If you find this site useful, please donate to support our work

Get our latest news by email:


Looking for something?


Entries in consultation response (3)


Domestic Abuse bill could help non-resident parents experiencing 'coercive control'

Families Need Fathers Scotland has submitted its observations  to the Scottish Parliament Justice Committee consultation on the Scottish Government's draft Domestic Abuse (Scotland) Bill which aims to introduce a new domestic abuse criminal offence of 'coercive control'.

From the perspective of the individuals who ask for our help FNF Scotland gives a qualified welcome to the Bill's proposal to create "a new offence of abusive behaviour towards a person’s partner or ex-partner covering both physical violence and non-physical abuse."

We have drawn the Justice Committee's attention to examples of coercive control exerted over a non-resident parent by the parent with most care. These range from the constructed ambush at handover to the persistent and pervasive controlling of the life of the non-resident parent.  We have listed the following examples from within cases raised with us:

  • Refusing to communicate at all
  • Refusing to communicate unless through (an expensive) solicitor
  • Delaying decisions on arrangements such as holiday dates until the last minute
  • Changing contact arrangements at the last minute without reason or explanation
  • Constantly being late for agreed or court ordered contact
  • Taking children away from school on holiday without notice or agreement
  • Refusing to engage with the non-resident parent on key decisions such as school placements
  • Instructing health providers not to engage with the non-resident parent
  • Demanding “cash for contact”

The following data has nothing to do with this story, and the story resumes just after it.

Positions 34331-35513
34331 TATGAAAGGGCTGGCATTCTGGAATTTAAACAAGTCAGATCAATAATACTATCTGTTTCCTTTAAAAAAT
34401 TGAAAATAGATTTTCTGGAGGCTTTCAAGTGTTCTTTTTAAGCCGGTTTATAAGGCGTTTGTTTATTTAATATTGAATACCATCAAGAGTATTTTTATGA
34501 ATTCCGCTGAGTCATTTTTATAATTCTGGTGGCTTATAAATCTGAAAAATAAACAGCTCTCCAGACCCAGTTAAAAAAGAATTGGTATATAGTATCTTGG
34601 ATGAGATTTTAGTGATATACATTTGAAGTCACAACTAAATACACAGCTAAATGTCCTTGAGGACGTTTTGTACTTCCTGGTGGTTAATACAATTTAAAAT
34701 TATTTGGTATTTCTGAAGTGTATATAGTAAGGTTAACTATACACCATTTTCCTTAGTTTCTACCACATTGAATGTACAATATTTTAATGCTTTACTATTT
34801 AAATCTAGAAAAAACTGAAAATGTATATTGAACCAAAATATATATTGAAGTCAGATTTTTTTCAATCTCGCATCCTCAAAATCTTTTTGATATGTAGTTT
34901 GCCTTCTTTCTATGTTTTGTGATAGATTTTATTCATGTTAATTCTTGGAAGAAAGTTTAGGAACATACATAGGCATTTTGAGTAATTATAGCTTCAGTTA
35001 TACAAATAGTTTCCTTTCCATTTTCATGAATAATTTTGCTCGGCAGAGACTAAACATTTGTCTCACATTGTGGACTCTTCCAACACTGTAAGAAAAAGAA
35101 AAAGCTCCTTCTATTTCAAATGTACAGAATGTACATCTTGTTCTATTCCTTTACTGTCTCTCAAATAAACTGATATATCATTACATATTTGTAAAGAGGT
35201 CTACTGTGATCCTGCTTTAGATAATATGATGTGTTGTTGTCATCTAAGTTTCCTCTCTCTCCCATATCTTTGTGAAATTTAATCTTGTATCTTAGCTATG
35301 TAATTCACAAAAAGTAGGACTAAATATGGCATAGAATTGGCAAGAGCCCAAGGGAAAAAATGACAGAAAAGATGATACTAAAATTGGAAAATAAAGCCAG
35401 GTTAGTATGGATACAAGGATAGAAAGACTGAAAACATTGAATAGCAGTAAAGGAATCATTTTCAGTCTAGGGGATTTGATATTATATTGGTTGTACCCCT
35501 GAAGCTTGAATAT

• Demanding to know every detail of what the child does when with the non-resident parent in way they would refuse to reciprocate
  • Hiding a tracking or listening device in the clothes or toys of a child when the child is having contact with the other parent
  • Criticising the other parent’s parenting skills
  • Criticising and undermining the other parent in front of their children
  • Criticising the other parent’s choices of clothes or food while the child is with them
  • Demanding the right to withhold contact from a new partner
  • Making unfounded allegations about a range of matters both trivial and potentially criminal to friends, neighbours, family members directly and on social media aimed at isolating and undermining the character of the non-resident parent
  • Making unfounded allegations about a range of matters both trivial and potentially criminal to professionals putting the non-resident parent in the position that he is under constant pressure to prove his worth as a parent.

We reluctantly accept that there is at present a role for the criminal law to help tackle the kind of abusive conduct of ex-partners as outlined above.  In these circumstances we urge that there should be flexibility of sentencing options available to the sheriff or judge to include community disposals as alternatives to imprisonment and/or fines. The aim of sentencing should reflect the seriousness with which the court sees the offence but without inflicting further damage on the victim. We already hear from sheriffs in contempt cases that they don’t want the parent offended against to get the blame in the eyes of the children for “sending the other parent to gaol.”

FNF Scotland National Manager, Ian Maxwell, says: "At present non-resident parents experiencing coercive control feel unprotected by the law. If they report it to police they are told 'There's nothing we can do. It's a civil matter'. Or if there is a court order in place the only option is the slow, unpredictable and expensive route of raising a contempt of court action.

Our preference is for a broader overhaul of family law in Scotland that will give equality of recognition in public policy to the role both parents can play in the lives of their children. Scotland needs to move on from the prevailing acceptance of the adversarial approach in which parents ‘win time’ with their children from each other.